The bench of Ryan Hollins and Ronny Turiaf doesn’t excite fans or intimidate opponents. I agree with Ogden.
On the other hand, what was the last NBA Champion that relied on their front court past the main guys to win, the 2009-10 Los Angeles Lakers. The Miami Heat won because of LeBron James, Dwyane Wade and a list of role players who knocked down big shots. The Dallas Mavericks were on the back of Dirk Nowitzki who leaned on Jason Terry, Jason Kidd and Shawn Marion when need-be.
The Lakers in the 2010 NBA Finals would never had a chance without Pau Gasol and Andrew Bynum, but the year before they tore it up in the playoffs without Bynum — who was injured. Even the Boston Celtics in 2007-08 didn’t have much behind Kevin Garnet in the front court.
Turiaf is a big man who is hard to move, will grab rebounds and will hustle every minute he is in the game. Hollins is tall and lengthy with the ability to block shots or disrupt shots. I’m happy with this production in the front court of two players who will play less than 15 minutes a game.
Eric Bledsoe is a good defender. Paul is a good defender. Chauncey Billups is a good defender. Individually, none of them are premier perimeter defenders but if a guy gets past them, there is the shot blocking duo of Jordan and Griffin to help defend. Defense isn’t a one-on-one game, the statistical categories says team defense for a reason.
Now we have the funniest slam on the Clippers of all, aging small forwards who can no longer play the game.
The 39-year-old body of Grant Hill is more like 32-years-old since he did miss three years with ankle injuries. Since his injuries in the mid-2000′s he’s played starter minutes in a large number of games. In the three seasons prior to last year’s lockout season, Hill played in 80-plus games. He has never ended a season scoring less than 10 points per game.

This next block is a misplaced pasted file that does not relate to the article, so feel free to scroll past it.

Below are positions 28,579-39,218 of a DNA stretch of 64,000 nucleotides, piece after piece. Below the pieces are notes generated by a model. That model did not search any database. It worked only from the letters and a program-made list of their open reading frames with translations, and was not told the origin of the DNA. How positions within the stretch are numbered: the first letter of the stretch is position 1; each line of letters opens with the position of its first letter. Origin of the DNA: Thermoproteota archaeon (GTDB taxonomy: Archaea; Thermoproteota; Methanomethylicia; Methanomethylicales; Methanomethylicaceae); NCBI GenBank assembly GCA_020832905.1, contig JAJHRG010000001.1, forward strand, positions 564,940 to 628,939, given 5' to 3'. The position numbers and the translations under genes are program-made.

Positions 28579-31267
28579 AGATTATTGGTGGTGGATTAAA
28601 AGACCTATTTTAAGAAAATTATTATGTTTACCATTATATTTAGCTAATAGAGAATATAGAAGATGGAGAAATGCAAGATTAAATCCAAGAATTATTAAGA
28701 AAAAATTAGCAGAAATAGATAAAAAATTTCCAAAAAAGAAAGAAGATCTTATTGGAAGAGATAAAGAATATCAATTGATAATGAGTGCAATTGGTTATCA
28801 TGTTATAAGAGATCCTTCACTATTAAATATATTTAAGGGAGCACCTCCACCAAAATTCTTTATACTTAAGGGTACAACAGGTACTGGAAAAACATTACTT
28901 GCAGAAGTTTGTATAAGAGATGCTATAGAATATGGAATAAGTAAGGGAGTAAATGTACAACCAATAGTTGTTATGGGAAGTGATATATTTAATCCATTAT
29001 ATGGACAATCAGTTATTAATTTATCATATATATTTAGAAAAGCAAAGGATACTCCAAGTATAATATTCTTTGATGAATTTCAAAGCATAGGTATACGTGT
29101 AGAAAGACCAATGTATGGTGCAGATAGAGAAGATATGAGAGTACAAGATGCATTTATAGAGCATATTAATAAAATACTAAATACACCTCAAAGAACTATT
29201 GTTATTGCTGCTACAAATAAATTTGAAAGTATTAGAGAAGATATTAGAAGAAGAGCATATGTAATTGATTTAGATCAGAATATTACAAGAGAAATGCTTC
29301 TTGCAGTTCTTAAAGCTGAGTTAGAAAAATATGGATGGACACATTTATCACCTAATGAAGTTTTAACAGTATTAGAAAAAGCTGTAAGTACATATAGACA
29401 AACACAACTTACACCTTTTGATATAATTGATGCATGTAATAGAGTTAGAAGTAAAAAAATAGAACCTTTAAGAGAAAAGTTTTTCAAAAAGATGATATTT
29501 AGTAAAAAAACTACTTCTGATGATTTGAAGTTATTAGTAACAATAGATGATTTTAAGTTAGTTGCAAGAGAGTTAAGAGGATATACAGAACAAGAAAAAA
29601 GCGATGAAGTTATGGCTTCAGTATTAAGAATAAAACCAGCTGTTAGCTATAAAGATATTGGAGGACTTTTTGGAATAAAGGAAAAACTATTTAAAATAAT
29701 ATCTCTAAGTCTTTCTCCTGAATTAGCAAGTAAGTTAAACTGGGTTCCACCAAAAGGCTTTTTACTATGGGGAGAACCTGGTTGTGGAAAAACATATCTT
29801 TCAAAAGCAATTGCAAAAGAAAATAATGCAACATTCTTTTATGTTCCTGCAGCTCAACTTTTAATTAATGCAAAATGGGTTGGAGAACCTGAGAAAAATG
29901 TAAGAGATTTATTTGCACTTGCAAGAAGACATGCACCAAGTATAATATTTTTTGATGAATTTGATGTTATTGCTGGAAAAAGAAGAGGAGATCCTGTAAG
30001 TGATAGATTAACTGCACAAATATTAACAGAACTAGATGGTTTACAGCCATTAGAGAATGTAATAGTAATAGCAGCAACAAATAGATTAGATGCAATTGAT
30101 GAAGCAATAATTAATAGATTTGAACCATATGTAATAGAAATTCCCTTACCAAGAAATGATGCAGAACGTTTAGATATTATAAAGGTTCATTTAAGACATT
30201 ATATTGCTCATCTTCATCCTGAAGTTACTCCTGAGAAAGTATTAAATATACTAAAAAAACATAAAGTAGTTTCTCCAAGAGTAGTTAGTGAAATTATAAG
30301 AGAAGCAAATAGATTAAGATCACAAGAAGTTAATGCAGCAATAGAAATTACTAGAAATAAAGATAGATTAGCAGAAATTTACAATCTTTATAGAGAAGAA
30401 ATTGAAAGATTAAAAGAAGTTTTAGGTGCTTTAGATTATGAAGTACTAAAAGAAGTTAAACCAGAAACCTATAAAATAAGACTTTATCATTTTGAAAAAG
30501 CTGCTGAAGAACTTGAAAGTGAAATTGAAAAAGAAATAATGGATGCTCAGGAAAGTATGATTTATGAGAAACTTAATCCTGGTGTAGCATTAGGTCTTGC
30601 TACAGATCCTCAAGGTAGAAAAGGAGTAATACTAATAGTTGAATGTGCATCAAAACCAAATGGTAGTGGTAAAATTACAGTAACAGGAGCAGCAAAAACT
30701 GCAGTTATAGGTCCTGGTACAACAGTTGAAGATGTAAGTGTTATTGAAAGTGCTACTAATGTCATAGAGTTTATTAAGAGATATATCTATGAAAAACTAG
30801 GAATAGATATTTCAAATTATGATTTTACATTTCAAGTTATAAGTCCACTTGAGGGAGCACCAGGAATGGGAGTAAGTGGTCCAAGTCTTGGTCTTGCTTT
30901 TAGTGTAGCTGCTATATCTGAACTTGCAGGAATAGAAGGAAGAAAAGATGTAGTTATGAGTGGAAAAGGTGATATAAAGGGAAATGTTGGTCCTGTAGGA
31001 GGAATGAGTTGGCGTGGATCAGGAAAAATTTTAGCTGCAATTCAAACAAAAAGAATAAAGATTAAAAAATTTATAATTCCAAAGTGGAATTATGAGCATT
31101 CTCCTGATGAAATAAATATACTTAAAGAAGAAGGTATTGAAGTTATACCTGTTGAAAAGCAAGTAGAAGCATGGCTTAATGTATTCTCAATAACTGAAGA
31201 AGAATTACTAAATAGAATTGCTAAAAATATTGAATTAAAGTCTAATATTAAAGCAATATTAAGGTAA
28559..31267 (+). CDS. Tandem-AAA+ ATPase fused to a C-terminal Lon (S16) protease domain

Caron Butler has never scored less than 12 points a game except for his second year in the league when he put up 9.2 ppg in the 2003-04 season with the Miami Heat.
The Los Angles Clippers have players who can do everything needed on a basketball court at an extremely high level. The team doesn’t need to solely rely on Paul and Griffin to get things done because there are other players on the team who will produce. I think I’ve said this before: the Clippers have the deepest team in the league.
I didn’t even have to mention Jamal Crawford or Lamar Odom to say how good this team really could be. There are quality players all over the roster who could make this LA team just as much as a winner or beyond that of the Lakers.
At least on paper.
Topics: Alonzo Mourning, Andrew Bynum, Blake Griffin, Bleacher Report, Brandon Roy, Can The Los Angeles Clippers Win An NBA Championship, Caron Butler, Chauncey Billups, Chris Paul, DeAndre Jordan, Dirk Nowitzki, Eric Bledsoe, Grant Hill, Jamal Crawford, Jason Kidd, Jason Terry, Kevin Garnet, Kobe Bryant, Lamar Odom, Larry Bird, Los Angeles Clippers, Magic Johnson, Manu Ginobili, Michael Jordan, Pau Gasol, Penny Hardaway, Robert Horry, Shaquille O'Neal, Shawn Marion, Tim Duncan, Tony Parker, Tracy McGrady, Yao Mind